Knowing who wrote the first few chapters of the bible is important and this is how important it is. It is so important it is going to help us break apart the mystery of the trees in the middle of the garden, the serpent who approached Eve, and what those thing statements were made.
For years, we have been debating what was the fruit eaten by Adam and his wife, and where are the trees of the garden today after the flood. Well, because we know who wrote the first few chapters of the bible, we can now explain was the fruit eaten by Adam and his wife.
The story goes like this, Genesis 2:8-9 And the LORD God planted a garden eastward in Eden; and there he put the man whom he had formed. And out of the ground made the LORD God to grow every tree that is pleasant to the sight, and good for food; the tree of life also in the midst of the garden, and the tree of knowledge of good and evil.”
So, God planted a garden in Eden, he also caused to grow out of the ground every tree that is pleasant to the sight and good for good. But what we did not caught unto was the transition that took place when he spoke concerning the tree of life and the tree of the knowledge of good and evil.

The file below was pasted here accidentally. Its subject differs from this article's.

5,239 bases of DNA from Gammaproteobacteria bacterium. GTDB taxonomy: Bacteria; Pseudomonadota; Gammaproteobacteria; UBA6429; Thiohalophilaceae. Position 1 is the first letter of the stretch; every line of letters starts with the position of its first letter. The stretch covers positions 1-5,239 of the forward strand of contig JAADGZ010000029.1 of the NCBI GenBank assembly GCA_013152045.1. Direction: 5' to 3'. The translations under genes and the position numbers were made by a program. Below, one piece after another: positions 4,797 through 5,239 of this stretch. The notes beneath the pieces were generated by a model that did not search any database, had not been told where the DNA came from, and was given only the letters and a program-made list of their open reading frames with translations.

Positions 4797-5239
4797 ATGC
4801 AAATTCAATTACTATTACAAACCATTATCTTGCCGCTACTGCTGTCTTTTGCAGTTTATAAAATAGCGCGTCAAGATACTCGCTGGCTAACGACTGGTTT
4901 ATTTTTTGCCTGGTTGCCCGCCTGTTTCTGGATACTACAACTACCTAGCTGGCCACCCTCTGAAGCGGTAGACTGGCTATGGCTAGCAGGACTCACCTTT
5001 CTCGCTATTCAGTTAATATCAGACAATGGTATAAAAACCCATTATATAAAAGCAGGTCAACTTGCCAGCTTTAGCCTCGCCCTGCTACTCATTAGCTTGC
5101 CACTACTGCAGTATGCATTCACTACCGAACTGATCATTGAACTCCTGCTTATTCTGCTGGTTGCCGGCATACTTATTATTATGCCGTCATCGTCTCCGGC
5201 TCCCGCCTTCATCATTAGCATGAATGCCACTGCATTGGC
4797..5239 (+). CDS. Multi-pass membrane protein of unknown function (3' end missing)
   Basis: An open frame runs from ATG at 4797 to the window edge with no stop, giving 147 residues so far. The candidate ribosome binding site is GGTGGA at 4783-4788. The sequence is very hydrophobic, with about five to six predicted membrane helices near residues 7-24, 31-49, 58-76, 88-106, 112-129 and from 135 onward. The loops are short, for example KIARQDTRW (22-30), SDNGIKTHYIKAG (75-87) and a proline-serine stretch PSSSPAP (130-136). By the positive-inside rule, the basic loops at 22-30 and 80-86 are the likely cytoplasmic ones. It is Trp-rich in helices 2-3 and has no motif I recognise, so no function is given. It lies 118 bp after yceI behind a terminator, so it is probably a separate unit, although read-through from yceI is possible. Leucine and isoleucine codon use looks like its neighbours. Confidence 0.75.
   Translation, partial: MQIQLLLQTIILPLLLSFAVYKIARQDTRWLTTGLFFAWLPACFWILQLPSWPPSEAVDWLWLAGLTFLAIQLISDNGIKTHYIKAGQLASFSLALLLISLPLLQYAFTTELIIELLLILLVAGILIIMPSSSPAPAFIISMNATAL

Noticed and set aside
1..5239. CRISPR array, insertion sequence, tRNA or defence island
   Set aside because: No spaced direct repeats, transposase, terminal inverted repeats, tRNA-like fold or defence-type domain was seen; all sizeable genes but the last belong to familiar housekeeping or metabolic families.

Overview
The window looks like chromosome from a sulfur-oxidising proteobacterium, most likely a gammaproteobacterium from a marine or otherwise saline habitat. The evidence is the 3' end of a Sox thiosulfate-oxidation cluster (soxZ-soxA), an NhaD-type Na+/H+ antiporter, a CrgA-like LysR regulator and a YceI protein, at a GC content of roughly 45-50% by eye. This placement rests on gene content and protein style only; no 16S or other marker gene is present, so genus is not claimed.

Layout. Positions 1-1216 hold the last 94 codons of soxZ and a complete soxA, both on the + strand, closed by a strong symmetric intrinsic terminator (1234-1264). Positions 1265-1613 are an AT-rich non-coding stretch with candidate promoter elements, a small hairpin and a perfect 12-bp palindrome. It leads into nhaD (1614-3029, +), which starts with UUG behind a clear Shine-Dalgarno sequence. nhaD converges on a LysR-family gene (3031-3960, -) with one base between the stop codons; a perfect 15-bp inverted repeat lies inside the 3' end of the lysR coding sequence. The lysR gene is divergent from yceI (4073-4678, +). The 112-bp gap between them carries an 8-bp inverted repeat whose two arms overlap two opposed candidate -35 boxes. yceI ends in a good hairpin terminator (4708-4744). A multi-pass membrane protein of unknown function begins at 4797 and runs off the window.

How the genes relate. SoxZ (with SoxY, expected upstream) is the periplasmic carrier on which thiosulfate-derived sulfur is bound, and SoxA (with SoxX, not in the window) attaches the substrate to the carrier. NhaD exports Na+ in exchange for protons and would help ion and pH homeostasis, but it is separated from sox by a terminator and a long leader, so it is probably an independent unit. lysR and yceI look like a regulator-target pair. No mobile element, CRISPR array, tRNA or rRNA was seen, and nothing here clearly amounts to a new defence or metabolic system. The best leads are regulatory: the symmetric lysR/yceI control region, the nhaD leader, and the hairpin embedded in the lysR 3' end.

Not understanding the language, we immediately jump to the conclusion the tree of life and the tree of the knowledge of evil were also trees that came up from the ground.
However, look at the transition, which breaks off to say the tree of life and the tree of the knowledge of good and evil was also in the garden.
The transition states and used the word “also.” Which is showing in addition to the trees that grew out of the ground there was among them the tree of life and the tree of the knowledge and evil.
These were not fruit tree from which we eat food, this was the use of the Adamic language used throughout the bible to describe persons and the fruit of their lives.
John the Baptist used this very language when he spoke of individuals, and the life they live; calling the life they live fruits. Just listen to what he said using the ancient language of Adam to describe persons.
Matthew 3:10 “The axe is laid unto the root of the trees: therefore, every tree which bringeth not forth good fruit is hewn down and cast into the fire.” To what was John referring when he spoke of these trees? Looking back at why he made the statement it is clear he was speaking of individuals and the way the live.